ZPE 1.8.1 will include a few more features and will hopefully release on Sunday.
ZPE is now coming up for it's five year mark, but it's actually stemmed from something I started 8 years ago.
In this article, I am looking back at ZPE through the years, asking myself questions.
Why did I start ZPE?
BlackRabbit Script, the predecessor to ZPE, was written only for use on Windows computers which were originally my own development base. It was written in C#.NET. When I learned a bit more about parsers and making them efficient I decided to rewrite the BlackRabbit Script parser in C#.NET using the new knowledge I had obtained. It received a decent performance gain. In 2015 I decided to give it a go building it from scratch as part of a university project. I gained huge performance improvements.
What was the biggest hurdle for ZPE?
There were two very big hurdles when developing ZPE. The first of those was the mathematical parser. I knew that writing this in an efficient manner would be difficult, however, not so difficult that I would need to rewrite the mathematical and logic parsers three times to get them right.
The second hurdle was that I wrote BlackRabbit Script using my own class library that I began writing when I was 13 (in my second year of high school). It contained a bunch of different tools that formed the basis for BlackRabbit Script and made it really easy to develop functions for it. Unfortunately, that class library is not available in Java and since ZPE was rewritten in Java I had to redevelop a bunch of those features for the basis of ZPE. When I moved from BRS to ZPE, BRS had around 100 built-in methods. ZPE only got this as of about version 1.5.x.
What is my favourite feature of ZPE?
The web parser and ZEN. ZEN is a bunch of networking features for ZPE that make it well worthwhile. It also allows ZPE to act as a web server and it's a rather efficient web parser. ZPE powers my webserver at home as it allows me to easily create plugins for it to automate things around the house.
What is coming up for ZPE?
There's a bunch of new performance improvements planned for ZPE that have been in the works since about version 1.5 that are finally going to get the time needed. Version 1.8 will start with version 1.8.1 (Quinn) which will develop the foundation for these improvements to go through.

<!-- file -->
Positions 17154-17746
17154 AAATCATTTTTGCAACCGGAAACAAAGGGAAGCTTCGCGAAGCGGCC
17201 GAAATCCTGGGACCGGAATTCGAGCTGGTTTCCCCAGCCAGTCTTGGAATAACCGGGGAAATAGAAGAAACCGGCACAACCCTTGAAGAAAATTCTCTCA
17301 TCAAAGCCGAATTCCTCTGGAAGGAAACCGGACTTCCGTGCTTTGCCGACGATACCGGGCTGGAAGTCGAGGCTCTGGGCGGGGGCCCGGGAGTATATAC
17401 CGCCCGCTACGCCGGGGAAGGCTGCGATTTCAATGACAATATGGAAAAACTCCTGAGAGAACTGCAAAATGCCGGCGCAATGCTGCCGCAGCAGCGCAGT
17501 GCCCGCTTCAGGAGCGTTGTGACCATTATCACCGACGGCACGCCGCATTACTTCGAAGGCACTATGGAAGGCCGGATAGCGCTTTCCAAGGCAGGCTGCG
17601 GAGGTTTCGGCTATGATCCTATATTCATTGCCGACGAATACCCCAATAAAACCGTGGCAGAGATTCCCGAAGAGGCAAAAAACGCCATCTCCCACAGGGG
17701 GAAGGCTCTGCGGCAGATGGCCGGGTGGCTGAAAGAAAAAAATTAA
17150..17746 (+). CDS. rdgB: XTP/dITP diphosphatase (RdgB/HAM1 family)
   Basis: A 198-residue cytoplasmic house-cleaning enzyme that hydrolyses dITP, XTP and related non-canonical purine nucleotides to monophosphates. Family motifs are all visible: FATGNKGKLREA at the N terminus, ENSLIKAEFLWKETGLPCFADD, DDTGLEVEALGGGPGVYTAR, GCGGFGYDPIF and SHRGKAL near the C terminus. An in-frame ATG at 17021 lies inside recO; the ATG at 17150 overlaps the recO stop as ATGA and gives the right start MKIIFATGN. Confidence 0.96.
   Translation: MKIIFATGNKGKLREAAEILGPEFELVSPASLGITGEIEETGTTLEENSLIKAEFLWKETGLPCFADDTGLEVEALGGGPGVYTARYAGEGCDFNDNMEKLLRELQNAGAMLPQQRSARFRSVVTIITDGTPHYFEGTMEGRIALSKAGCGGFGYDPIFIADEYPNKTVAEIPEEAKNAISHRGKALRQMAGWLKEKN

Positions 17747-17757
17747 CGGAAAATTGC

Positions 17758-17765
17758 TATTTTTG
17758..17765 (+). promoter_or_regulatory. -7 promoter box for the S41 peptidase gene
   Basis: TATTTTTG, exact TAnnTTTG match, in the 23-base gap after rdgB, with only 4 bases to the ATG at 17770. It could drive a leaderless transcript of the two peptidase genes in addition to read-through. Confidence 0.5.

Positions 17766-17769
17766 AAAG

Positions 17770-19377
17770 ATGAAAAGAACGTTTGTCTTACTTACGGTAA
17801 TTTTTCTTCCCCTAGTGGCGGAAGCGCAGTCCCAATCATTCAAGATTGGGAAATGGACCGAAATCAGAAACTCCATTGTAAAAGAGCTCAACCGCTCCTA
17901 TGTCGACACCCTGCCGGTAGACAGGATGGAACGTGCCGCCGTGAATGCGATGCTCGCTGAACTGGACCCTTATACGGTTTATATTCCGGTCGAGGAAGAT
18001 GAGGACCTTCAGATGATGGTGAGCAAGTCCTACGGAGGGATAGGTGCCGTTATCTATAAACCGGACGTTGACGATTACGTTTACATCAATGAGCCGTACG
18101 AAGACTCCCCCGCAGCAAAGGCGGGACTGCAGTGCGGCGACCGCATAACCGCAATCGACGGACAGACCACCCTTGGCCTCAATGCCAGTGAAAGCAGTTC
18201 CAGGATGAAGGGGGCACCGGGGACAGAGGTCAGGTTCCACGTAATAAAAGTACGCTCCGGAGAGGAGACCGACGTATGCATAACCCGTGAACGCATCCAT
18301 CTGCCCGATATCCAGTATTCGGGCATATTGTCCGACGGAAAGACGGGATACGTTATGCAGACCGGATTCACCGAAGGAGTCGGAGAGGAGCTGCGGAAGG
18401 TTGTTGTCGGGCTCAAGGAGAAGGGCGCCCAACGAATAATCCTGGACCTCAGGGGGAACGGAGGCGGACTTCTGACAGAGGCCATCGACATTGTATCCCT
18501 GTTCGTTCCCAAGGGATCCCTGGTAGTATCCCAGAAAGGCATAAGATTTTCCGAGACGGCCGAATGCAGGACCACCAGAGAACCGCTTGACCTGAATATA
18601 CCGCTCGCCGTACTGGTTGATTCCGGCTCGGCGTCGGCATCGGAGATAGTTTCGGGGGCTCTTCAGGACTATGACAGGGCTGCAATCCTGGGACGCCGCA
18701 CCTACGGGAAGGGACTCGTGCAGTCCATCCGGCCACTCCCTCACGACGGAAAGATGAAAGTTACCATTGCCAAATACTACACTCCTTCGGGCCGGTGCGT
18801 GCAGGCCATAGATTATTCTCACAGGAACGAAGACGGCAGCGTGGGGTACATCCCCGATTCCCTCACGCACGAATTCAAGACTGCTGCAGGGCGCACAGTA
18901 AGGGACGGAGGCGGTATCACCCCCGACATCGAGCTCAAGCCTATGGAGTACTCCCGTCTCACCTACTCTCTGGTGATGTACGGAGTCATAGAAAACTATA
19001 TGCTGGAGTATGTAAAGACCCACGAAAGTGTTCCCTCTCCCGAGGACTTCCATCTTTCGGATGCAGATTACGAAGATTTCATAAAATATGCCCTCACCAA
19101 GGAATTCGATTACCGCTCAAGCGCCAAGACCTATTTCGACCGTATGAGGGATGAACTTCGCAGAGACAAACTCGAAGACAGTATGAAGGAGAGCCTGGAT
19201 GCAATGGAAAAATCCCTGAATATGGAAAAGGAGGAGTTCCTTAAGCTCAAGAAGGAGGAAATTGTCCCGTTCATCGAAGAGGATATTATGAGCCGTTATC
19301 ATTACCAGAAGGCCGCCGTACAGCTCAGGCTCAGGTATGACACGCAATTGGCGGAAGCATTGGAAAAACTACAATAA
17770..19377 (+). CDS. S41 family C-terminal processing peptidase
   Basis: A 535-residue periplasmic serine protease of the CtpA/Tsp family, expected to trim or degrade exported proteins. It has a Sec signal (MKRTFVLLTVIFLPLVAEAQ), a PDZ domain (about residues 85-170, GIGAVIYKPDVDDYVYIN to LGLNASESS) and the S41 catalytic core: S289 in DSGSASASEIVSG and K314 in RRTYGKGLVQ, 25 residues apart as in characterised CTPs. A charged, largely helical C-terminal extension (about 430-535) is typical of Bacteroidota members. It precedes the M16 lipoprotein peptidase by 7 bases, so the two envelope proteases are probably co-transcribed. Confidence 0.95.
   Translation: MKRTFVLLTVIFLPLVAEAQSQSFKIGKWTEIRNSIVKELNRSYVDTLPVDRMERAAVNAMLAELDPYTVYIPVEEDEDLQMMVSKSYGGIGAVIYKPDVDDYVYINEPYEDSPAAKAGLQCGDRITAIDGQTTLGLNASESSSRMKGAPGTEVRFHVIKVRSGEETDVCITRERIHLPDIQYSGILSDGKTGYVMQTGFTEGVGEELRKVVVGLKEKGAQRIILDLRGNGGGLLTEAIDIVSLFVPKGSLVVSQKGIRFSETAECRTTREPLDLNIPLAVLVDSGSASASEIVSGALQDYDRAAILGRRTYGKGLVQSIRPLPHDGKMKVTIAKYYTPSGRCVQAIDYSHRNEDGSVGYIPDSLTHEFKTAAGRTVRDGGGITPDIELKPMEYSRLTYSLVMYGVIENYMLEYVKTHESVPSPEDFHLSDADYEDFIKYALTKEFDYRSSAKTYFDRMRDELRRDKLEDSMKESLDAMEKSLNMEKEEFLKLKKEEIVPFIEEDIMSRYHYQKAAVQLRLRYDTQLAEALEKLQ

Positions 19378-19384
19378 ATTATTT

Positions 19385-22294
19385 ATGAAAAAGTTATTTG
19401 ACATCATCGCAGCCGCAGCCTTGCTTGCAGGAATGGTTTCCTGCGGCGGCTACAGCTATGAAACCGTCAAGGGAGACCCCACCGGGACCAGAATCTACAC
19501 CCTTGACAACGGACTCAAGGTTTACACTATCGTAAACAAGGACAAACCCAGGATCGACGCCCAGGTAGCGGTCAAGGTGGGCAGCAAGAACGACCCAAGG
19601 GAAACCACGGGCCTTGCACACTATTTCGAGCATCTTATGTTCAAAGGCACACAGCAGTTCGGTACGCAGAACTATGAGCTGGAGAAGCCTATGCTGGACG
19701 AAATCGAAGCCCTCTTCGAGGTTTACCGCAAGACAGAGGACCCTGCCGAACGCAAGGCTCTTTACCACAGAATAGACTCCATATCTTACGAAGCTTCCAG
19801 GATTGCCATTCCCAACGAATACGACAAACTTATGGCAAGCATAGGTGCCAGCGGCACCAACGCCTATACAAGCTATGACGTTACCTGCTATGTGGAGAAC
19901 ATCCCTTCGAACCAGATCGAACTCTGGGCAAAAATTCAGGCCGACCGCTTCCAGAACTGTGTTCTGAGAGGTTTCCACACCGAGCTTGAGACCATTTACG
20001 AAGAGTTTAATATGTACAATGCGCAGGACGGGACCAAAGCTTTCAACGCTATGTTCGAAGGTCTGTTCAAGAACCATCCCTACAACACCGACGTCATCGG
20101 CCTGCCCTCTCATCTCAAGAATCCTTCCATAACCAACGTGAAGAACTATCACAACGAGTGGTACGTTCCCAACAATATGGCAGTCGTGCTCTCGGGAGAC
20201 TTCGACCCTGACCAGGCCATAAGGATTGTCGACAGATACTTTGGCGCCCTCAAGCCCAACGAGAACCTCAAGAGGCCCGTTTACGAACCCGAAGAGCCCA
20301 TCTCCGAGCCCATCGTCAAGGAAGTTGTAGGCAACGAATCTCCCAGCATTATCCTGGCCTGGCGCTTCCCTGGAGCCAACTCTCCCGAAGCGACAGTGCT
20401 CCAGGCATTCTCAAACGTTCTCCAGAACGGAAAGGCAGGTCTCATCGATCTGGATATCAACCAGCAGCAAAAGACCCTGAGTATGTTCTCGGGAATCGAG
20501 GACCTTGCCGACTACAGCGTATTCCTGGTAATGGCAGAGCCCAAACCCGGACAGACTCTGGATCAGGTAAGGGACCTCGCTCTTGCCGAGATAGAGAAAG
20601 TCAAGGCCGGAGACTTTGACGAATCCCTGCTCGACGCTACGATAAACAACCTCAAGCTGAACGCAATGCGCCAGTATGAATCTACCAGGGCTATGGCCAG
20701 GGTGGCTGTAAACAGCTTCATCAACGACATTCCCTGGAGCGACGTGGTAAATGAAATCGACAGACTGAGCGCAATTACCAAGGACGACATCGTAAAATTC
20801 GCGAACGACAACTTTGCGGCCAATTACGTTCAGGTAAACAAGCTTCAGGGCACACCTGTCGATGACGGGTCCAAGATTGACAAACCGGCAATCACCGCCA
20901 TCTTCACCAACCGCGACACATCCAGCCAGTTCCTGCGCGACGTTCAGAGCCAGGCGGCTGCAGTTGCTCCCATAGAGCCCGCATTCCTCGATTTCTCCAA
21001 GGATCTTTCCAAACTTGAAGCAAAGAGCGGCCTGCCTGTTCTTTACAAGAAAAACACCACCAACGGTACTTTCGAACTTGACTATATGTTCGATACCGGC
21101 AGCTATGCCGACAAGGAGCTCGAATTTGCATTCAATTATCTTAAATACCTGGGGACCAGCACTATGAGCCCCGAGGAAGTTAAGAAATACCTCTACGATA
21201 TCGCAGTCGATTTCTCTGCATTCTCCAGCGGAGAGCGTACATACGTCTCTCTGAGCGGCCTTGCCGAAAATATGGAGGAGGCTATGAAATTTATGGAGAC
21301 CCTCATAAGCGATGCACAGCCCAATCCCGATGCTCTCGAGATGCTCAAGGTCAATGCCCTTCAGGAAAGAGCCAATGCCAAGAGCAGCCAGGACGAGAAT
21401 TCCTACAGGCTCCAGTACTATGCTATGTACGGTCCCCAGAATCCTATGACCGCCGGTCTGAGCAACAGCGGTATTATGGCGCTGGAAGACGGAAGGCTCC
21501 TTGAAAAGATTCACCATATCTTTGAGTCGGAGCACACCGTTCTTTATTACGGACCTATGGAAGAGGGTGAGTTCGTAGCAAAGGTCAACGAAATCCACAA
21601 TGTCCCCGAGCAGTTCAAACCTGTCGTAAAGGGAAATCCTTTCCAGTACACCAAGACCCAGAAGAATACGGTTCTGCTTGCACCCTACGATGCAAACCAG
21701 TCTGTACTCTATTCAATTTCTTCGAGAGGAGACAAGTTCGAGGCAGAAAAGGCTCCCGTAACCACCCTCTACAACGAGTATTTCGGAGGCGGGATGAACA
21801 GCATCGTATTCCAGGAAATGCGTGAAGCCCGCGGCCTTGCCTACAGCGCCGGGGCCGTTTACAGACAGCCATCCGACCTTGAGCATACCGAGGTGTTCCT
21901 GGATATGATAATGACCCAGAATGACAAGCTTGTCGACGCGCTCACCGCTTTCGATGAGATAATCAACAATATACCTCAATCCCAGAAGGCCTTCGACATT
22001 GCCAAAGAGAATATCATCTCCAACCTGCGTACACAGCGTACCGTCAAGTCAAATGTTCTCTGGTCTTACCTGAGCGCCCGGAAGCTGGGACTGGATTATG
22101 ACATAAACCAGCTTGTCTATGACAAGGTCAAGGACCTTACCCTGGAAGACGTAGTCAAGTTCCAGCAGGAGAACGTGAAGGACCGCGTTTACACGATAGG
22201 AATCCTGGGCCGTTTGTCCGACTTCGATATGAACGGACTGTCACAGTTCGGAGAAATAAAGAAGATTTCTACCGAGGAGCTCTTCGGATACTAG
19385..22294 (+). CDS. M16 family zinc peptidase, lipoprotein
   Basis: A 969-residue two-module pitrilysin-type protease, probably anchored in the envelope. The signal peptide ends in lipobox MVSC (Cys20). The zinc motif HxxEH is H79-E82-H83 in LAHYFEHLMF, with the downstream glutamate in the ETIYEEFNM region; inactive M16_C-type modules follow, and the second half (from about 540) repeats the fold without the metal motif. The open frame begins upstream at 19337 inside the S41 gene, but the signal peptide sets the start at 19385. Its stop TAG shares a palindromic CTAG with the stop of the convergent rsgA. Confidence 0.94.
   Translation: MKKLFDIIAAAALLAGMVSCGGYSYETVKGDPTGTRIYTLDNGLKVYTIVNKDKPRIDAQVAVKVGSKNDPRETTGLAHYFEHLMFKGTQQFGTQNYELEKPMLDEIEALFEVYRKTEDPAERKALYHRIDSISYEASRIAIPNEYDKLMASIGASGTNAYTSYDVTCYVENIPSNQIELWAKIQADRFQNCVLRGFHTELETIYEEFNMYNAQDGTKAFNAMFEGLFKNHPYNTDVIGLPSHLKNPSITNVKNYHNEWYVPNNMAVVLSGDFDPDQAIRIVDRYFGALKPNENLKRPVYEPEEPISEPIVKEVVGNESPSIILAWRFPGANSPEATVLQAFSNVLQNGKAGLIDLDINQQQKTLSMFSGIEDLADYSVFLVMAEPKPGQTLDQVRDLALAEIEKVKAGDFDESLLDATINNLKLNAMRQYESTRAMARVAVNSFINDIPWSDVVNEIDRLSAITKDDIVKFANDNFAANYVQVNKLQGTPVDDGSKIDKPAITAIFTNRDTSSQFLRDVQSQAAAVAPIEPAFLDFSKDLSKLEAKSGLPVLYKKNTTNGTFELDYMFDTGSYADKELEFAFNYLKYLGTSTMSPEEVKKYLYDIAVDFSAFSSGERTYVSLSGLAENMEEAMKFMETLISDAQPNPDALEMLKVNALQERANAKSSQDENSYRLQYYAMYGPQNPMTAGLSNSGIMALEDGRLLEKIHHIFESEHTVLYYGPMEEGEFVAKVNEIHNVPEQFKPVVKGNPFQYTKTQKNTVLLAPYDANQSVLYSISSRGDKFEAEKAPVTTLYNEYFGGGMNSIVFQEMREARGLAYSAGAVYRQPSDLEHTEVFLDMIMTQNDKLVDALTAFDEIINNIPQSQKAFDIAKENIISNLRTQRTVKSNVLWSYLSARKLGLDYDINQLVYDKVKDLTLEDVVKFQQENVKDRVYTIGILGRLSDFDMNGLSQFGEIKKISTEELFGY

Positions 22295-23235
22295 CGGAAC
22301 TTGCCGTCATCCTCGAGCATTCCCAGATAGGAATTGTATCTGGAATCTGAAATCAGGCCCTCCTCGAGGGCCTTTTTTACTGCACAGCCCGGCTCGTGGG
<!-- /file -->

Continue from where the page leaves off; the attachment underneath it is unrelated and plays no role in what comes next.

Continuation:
There will also be improvements to the MySQL library over the next few months.
Primrose Lake, also known as version 1.7.12 will be the last version of version 1.7 to be released. Despite this, it's a huge update.
1.7.12 not only brings single line if statements using the if...then statements but it also brings performance improvements in two areas.
The first area for a performance improvement is the When-Is statement (aka the case statement). The improvement in performance comes from statements that are long in size but unfortunately smaller statements get a performance penalty. For performance gains statements need to be around about 6 or more options.
There have been a few parser improvements too.
But the most significant change is the way in which libraries are now imported. Any ZPE compiled library is no longer imported at startup and is now deferred. They are now imported only through the import command.
ZPE 1.7.12 is now available from my Download Center.
ZPE 1.8.x might still be over six months before it's initial release following the 1 minor version per year system, but I always like to have my codenames for the versions lined up. So here's the list:
- 1.8.1 - Quinn
- 1.8.2 - Hunter
- 1.8.3 - Reynolds
- 1.8.4 - Evershed
- 1.8.5 - Carter
- 1.8.6 - Younis
- 1.8.7 - Portman
- 1.8.8 - Myres
- 1.8.9 - James
- 1.8.10 - Kaplan
- 1.8.11 - North
- 1.8.12 - Levendis
- 1.8.13 - Bailey
- 1.8.14 - Reed
- 1.8.15 - Watts
- 1.8.16 - Pearce
Now try and tell me where these names come from.
ZPE 1.7.8 focuses on a bunch of things but it's main focus is on the compiler.
ZPE 1.7.8 has new compiler optimisations that take a bit of strain from the interpreter and put more on the much faster compiler. These changes do not affect interpreted programs but affect ones compiled to a file such as the standard library. One of the first things that was changed is that compiler now removed assertions from a compiled program (these are only needed when the program is tested). Secondly, mathematical operations are now optimised so that operations that would come first are moved to the first place in the operation. Finally, inherited structures now are created at compile time rather than runtime.
I'm hoping to have 1.7.8 out by the end of the month, but it will all depend on how much other work I end up having to do as I'm quite a busy web dev at the moment.
ZPE 1.7.6 is just around the corner. As part of this, the ZPE engine gets a new logo for each version as shown above.
ZPE 1.7.6 brings minor performance improvements, a few fixes, 64-bit number representation, negative exponents in numbers (I am surprised this isn't in it already) new object features and I am also introducing an updated GUI which now uses an output console window. I'm hoping it will be available within this month.